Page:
Universities must equip students for new challenges
Dr Catherine Hobbs, Head of Department for Engineering Design and Mathematics at the University of West England (UWE Bristol), looks at the challenges of the UK engineering skills gap.
A new wave of students has been graduating over the past few weeks. They have been attending award ceremonies knowing they face a challenging future, entering the workplace at a time of turmoil and upheaval.
But, as the country struggles to resolve its relationship with the EU, one thing we know for sure is that improving UK productivity and competitiveness is now more important than ever. And that depends on graduates with the right skills and mindset to compete in the high-tech global knowledge economy.
To succeed, the UK needs a talent revolution. We are going to need over 100,000 new professional scientists, engineers and technologists each year until 2020. We know that 80 per cent of new jobs are in high-skill areas, placing universities and graduates at the heart of the future workforce.
The Higher Education Statistical Agency (HESA) recently brought out its annual UK graduate ‘employability’ figures. The results show that 71 per cent of graduates were employed in professional occupations within six months of graduating. However, when we look at areas with skills shortages, such as engineering, the figures rise to 84 per cent.
But this only tells half the story. As universities, we need to ensure that students have the underpinning knowledge that is then applied in practice. We have to provide an environment where they can use their knowledge in a way that will help them in a work place setting. It is about developing flexible, creative, well rounded individuals.
It’s these qualities employers are looking for. We know from the same HESA figures that more than 90 per cent of UWE Bristol graduates that worked with an employer during their degree found professional and managerial jobs. Engaging with business has helped UWE Bristol achieve one of the best graduate employment records in higher education. This is also linked to the fact we have the largest paid internship programme in the UK, arranging over 2,000 internships since 2010. These are particularly valued by small businesses and those students from poorer backgrounds who can’t afford to work for free.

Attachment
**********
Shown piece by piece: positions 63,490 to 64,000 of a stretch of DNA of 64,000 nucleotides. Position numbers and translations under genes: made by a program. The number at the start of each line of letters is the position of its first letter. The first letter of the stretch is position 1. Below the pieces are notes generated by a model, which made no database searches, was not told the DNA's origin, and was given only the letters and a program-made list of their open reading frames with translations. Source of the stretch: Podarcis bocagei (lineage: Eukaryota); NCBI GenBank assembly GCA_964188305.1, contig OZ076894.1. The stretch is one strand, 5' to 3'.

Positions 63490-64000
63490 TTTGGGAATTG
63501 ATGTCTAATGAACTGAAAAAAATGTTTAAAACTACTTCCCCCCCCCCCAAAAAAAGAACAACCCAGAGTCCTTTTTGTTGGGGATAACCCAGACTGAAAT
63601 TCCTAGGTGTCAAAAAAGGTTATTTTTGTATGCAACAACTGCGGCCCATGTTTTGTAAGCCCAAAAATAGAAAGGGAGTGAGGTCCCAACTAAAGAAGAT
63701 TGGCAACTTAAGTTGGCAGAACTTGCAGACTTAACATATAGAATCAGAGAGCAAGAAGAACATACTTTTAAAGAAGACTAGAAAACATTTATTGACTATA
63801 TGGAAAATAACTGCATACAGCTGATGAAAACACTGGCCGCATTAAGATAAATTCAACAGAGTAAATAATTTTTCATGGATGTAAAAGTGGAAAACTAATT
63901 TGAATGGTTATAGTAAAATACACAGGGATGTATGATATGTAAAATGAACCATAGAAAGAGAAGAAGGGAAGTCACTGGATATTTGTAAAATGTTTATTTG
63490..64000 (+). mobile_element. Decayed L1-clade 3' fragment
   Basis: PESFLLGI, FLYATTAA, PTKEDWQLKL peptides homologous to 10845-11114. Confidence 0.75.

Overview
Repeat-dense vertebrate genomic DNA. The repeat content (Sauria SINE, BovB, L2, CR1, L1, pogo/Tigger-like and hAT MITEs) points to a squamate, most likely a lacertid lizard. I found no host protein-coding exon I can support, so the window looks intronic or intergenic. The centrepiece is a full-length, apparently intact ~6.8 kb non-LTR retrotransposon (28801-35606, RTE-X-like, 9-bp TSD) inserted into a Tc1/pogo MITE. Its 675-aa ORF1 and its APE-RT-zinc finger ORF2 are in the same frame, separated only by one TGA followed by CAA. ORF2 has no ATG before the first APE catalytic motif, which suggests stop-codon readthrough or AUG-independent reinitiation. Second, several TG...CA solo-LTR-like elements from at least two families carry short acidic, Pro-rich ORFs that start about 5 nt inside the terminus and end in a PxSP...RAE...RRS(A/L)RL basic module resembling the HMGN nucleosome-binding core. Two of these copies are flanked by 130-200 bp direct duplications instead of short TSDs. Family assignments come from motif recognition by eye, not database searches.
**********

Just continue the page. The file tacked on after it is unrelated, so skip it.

(Credit: Bielefeld University)
Increasingly it’s not good enough for graduates to just to have knowledge. It’s not good enough to just have the information, you have to be able to apply it in different contexts. And that’s where you move into the application of knowledge and the extension of knowledge.
As universities, we can’t do this in isolation. A report released last month, featuring comments from the CBI, Airbus UK and the Institute of Directors, called on universities to forge closer links with business to bridge the skills gap and increase UK productivity. Universities need to teach not just the functional skills, but focus on real world learning experiences that allow graduates to be adaptable, enterprising and ready for work.
We need to collaborate with business, the public sector and government to map skill shortages, develop courses and provide internships and work placement opportunities; such as the GE (Aviation) joint degree apprenticeships running at UWE Bristol in collaboration with Gloucestershire College, Airbus and City of Bristol College.
Skills mapping enables universities to create and expand courses and focus more effectively on particular specialisms. Following consultations with engineering businesses four years ago, we doubled the number of engineering graduates we produced to meet the needs of GE (Aviation), Airbus, GKN Aerospace and the many SMEs that feed into the aerospace supply chain in the region. And still Engineering UK predicts 16,000 more engineers will be needed in our region of South West England by 2022.
Whatever the future holds for post-Brexit Britain, graduates will require adaptable, transferable talents such as complex problem-solving, entrepreneurship and emotional intelligence. We need to move away from teaching purely functional skills that are outdated almost as soon as they are learned and focus on real-world learning experiences.
From research and innovation to mapping the skills of the future, it will be progressive, collaborative universities that will fulfill their role as key drivers of our country’s productivity and economic growth.